NEW YORK — The Manhattan neighborhood of SoHo, so named for its location South of Houston Street, claims the highest concentration of iron-front buildings in the country. The metal’s addition to countless buildings, in the mid-1800s, revitalized the neighborhood, bringing new commercial tenants with it.
The same can be said of the art movement that swept into SoHo more than a century later. The otherwise stagnant industrial area gained new purpose and vigor as painters and performers began occupying the spacious lofts throughout SoHo.
The old manufacturing spaces converted beautifully into large studios full of natural light. But that’s where the amenities ended. Restrooms were few and HVAC was generally non-existent. Over the next few decades, creature comforts were often added, creating more livable spaces for the visionaries who occupied them.
Spectacularly monstrous system
At 33 Wooster Street, you’ll find the Performing Garage, an off-Broadway theater that’s been operating in SoHo since 1975. While the brick structure has changed little, it received its first central HVAC system in the early ‘90s. With the addition of two massive gas furnaces, the factory-turned theater could be used in the depths of winter without the fear of frostbite.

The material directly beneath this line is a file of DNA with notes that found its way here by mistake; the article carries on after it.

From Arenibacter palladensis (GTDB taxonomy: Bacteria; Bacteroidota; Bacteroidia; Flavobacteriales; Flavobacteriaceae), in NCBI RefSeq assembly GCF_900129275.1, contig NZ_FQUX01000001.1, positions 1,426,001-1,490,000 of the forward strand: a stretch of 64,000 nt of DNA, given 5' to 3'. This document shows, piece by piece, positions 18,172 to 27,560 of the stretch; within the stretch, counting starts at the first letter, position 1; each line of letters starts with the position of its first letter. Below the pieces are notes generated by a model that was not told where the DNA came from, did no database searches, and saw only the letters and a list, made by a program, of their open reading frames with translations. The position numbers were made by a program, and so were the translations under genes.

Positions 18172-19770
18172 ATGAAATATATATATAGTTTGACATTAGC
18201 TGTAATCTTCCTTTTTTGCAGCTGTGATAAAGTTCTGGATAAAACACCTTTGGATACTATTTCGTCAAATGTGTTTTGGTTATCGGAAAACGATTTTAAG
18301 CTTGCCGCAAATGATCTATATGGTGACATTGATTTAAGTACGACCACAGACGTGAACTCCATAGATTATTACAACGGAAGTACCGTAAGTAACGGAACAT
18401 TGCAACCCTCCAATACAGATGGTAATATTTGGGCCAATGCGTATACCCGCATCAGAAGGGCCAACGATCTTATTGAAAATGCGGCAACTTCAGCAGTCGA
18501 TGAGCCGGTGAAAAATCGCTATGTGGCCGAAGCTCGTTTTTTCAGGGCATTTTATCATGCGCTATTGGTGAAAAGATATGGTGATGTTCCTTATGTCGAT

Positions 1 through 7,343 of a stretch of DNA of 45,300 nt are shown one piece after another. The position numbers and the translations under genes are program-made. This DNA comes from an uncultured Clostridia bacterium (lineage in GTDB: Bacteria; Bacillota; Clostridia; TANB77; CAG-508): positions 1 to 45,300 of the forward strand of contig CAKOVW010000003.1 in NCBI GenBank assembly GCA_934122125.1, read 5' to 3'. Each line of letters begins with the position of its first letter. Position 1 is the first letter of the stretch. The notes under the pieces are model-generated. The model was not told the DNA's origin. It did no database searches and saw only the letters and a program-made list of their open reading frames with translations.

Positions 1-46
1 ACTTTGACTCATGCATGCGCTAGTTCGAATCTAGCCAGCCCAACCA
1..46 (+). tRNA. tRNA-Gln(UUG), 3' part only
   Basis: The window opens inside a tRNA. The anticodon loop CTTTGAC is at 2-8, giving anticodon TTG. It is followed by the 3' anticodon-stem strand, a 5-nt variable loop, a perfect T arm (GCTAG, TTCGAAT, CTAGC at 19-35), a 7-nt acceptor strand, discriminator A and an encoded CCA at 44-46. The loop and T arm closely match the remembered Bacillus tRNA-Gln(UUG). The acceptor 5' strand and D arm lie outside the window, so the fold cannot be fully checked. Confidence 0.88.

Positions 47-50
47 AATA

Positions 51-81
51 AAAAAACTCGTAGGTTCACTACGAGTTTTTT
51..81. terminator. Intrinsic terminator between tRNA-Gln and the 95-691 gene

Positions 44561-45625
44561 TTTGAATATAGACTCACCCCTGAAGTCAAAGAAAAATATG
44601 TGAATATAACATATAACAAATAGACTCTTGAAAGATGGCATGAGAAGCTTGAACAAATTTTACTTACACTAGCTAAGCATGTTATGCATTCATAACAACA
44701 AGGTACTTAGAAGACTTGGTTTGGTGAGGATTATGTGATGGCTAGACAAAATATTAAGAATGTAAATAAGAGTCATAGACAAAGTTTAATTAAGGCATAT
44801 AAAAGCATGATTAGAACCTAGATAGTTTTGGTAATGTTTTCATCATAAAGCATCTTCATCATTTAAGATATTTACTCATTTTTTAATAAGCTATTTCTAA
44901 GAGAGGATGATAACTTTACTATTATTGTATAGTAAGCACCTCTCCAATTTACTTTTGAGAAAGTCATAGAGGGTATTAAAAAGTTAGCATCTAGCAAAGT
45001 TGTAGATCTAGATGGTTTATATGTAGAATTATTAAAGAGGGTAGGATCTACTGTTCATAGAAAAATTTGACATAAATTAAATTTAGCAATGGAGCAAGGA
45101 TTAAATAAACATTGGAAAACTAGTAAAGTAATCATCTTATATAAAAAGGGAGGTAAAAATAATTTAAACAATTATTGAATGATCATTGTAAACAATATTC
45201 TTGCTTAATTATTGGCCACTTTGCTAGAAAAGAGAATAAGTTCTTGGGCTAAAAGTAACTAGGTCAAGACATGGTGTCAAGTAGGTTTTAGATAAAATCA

Half a block away, on top of a building shared by the same co-op, two condensers made a valiant effort to provide cooling while achieving only marginal comfort. In addition, four through-the-wall units also served the upstairs studio. The biggest issue was noise, both inside and out.
The reason the condensers weren’t installed directly on top of the theater was that tenants in adjacent apartments wouldn’t tolerate the noise. Inside the theater, system noise from the colossal ductwork was worse yet.
“During rehearsals and recording, we had to shut the HVAC system off,” explained Kathryn Valk, a founding member of The Performing Garage. “We’d periodically take a break and turn them on just so the temperature was tolerable.” To add insult to injury, the cooling system began leaking refrigerant, and energy consumption was unforgivable, year ‘round.
Enter help, stage left
Last summer, Valk and other managers at The Performing Garage were introduced to Green Star Energy Solutions by manufacturer’s representatives at Wales Darby. While HVAC is a core service provided by Green Star, the company is a full-spectrum building performance contractor.
Their focus is “holistic efficiency,” as they call it, where cutting-edge heating and cooling equipment is paired with building envelope improvements. Windows, doors, weatherization and insulation are an integral part of their solution.
“NYSERDA [New York State Energy Research and Development Authority] looks for 10 to 15 percent energy savings,” said Tom Esposito, director of business development at Green Star. “But we strive for 40 to 70 percent, and regularly achieve it.”
Members of The Performing Garage toured condos at nearby 400 Central Park West, where Green Star had recently installed a large VRF system. Brendan Casey, New York sales engineer at Fujitsu, was involved during the design, and joined the tour to help answer any questions.